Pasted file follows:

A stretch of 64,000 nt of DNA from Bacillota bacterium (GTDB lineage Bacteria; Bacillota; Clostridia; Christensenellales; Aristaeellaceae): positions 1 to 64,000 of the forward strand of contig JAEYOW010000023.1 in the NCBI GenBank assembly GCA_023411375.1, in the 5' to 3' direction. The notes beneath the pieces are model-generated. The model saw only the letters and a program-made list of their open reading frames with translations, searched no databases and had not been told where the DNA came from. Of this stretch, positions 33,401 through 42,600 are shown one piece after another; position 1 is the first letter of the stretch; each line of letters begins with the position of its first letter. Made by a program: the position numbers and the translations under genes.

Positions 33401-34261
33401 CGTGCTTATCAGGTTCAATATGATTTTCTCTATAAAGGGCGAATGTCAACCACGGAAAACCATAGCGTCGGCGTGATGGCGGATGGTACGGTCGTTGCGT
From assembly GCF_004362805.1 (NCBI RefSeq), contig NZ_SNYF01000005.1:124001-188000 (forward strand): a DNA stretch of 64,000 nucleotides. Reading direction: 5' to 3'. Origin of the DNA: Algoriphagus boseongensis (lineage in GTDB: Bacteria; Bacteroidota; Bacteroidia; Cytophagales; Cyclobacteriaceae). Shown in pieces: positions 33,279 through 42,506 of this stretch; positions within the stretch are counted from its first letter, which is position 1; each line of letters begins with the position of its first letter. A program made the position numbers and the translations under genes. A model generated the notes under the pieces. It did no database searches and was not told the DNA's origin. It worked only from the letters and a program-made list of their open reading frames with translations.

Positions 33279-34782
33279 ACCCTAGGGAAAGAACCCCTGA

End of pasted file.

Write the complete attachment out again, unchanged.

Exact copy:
A stretch of 64,000 nt of DNA from Bacillota bacterium (GTDB lineage Bacteria; Bacillota; Clostridia; Christensenellales; Aristaeellaceae): positions 1 to 64,000 of the forward strand of contig JAEYOW010000023.1 in the NCBI GenBank assembly GCA_023411375.1, in the 5' to 3' direction. The notes beneath the pieces are model-generated. The model saw only the letters and a program-made list of their open reading frames with translations, searched no databases and had not been told where the DNA came from. Of this stretch, positions 33,401 through 42,600 are shown one piece after another; position 1 is the first letter of the stretch; each line of letters begins with the position of its first letter. Made by a program: the position numbers and the translations under genes.

Positions 33401-34261
33401 CGTGCTTATCAGGTTCAATATGATTTTCTCTATAAAGGGCGAATGTCAACCACGGAAAACCATAGCGTCGGCGTGATGGCGGATGGTACGGTCGTTGCGT
From assembly GCF_004362805.1 (NCBI RefSeq), contig NZ_SNYF01000005.1:124001-188000 (forward strand): a DNA stretch of 64,000 nucleotides. Reading direction: 5' to 3'. Origin of the DNA: Algoriphagus boseongensis (lineage in GTDB: Bacteria; Bacteroidota; Bacteroidia; Cytophagales; Cyclobacteriaceae). Shown in pieces: positions 33,279 through 42,506 of this stretch; positions within the stretch are counted from its first letter, which is position 1; each line of letters begins with the position of its first letter. A program made the position numbers and the translations under genes. A model generated the notes under the pieces. It did no database searches and was not told the DNA's origin. It worked only from the letters and a program-made list of their open reading frames with translations.

Positions 33279-34782
33279 ACCCTAGGGAAAGAACCCCTGA